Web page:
6 vi Where There Is No Dentist 2012 Chapter 8: Scaling Teeth Chapter 9: Injecting Inside the Mouth Chapter 10: How to Fill a Cavity Chapter 11: Taking Out a Tooth The instruments you need Where you work is important How to take out the tooth How to place a suture Appendices False teeth Problems that can occur Clean your instruments after you finish Chapter 12: HIV and Care of the Teeth and Gums What is HIV? How is HIV spread? Who gets HIV? How HIV affects the mouth How to examine the mouth for signs of HIV or AIDS Dental care for a person with HIV Common problems caused by HIV and how to treat them White or yellow patches in the mouth Sores of the skin of the mouth Infection of the gums Cold sores or fever blisters Red or purple patches in the mouth Dry or painful mouth and throat Helping people with HIV in your community Working for change in your community Get Rid of Wastes Safely The Dental Kit Medicines Supplies Instruments Records, Reports, and Surveys Resources Vocabulary Index Other Books from Hesperian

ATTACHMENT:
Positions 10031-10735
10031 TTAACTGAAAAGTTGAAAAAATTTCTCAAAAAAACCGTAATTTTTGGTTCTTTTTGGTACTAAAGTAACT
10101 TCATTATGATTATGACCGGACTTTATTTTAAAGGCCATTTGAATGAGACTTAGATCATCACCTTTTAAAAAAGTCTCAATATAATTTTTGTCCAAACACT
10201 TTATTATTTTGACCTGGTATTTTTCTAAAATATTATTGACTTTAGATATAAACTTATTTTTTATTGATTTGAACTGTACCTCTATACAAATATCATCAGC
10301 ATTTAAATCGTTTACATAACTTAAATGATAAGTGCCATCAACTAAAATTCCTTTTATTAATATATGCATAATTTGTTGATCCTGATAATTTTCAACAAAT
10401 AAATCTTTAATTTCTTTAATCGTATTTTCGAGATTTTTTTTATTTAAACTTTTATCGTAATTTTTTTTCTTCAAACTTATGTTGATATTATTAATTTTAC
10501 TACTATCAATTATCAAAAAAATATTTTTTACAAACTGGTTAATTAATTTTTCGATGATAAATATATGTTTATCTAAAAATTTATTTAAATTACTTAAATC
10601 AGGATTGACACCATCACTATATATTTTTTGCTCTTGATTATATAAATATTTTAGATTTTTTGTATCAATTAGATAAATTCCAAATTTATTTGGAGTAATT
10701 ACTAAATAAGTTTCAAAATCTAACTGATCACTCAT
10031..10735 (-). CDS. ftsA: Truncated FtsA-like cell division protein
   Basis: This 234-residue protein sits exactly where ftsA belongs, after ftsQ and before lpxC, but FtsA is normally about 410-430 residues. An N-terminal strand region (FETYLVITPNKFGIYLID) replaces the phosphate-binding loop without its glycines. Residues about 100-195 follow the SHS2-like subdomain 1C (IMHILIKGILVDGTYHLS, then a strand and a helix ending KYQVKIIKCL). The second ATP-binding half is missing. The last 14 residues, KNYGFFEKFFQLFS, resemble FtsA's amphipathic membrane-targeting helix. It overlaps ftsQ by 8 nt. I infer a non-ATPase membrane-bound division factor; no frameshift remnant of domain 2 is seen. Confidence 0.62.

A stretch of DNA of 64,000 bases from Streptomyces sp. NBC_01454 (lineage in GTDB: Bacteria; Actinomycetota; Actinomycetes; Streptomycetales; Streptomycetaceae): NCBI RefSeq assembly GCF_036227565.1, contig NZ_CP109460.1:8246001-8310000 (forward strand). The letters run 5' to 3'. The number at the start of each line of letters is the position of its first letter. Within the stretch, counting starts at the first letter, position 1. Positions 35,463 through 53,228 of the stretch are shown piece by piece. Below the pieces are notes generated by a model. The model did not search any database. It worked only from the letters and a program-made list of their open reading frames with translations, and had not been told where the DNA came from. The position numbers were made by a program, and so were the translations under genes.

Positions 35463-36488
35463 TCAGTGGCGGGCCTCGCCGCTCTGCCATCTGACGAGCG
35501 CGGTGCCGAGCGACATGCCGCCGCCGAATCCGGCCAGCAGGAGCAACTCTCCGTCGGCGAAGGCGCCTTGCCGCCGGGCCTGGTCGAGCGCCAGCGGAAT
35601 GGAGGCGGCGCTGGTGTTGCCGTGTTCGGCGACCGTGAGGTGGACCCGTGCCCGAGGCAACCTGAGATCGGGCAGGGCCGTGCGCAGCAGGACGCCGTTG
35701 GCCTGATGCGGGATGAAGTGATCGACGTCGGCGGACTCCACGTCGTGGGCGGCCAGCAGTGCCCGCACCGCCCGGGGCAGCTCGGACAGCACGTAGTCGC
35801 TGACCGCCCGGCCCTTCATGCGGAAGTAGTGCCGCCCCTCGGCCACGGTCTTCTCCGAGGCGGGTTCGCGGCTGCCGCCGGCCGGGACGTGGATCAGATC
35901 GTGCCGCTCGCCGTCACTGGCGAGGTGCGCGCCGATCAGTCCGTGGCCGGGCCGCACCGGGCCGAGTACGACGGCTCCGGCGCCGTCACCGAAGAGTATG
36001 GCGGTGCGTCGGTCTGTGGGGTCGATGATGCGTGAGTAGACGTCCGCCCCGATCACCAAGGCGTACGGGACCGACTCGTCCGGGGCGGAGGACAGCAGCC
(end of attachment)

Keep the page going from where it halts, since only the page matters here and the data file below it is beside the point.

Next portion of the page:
7 Where There Is No Dentist 2012 vii INTRODUCTION by David Werner A healthy tooth is a living part of the body. It is connected by life-lines of blood and nerve to a person s heart and brain. To separate the tooth from the body, or even to interrupt those life-lines, means death to the tooth. It also means pain and injury to the body, to the person. Let us look at it another way. The health of the teeth and gums is related to the health of the whole person, just as the well-being of a person relates to the health of the entire community. Because of this, the usual separation between dentistry and general health care is neither reasonable nor healthy. Basic care of the teeth and gums both preventive and curative should be part of the know-how of all primary health care workers. Ideally, perhaps, Where There Is No Dentist should be a part of Where There Is No Doctor. Think of it as a companion volume, both to Where There Is No Doctor and Helping Health Workers Learn. Murray Dickson has taken care to write this book in a way that will help the readers see dental care as part of community health and development. The approach is what we call people centered. Where There Is No Dentist is a book about what people can do for themselves and each other to care for their gums and teeth. It is written for: village and neighborhood health workers who want to learn more about dental care as part of a complete community-based approach to health; school teachers, mothers, fathers, and anyone concerned with encouraging dental health in their children and their community; and those dentists and dental technicians who are looking for ways to share their skills, to help people become more self-reliant at lower cost. Just as with the rest of health care, there is a strong need to deprofessionalize dentistry to provide ordinary people and community workers with more skills to prevent and cure problems in the mouth. After all, early care is what makes the dentist s work unnecessary and this is the care that each person gives to his or her own teeth, or what a mother does to protect her children s teeth.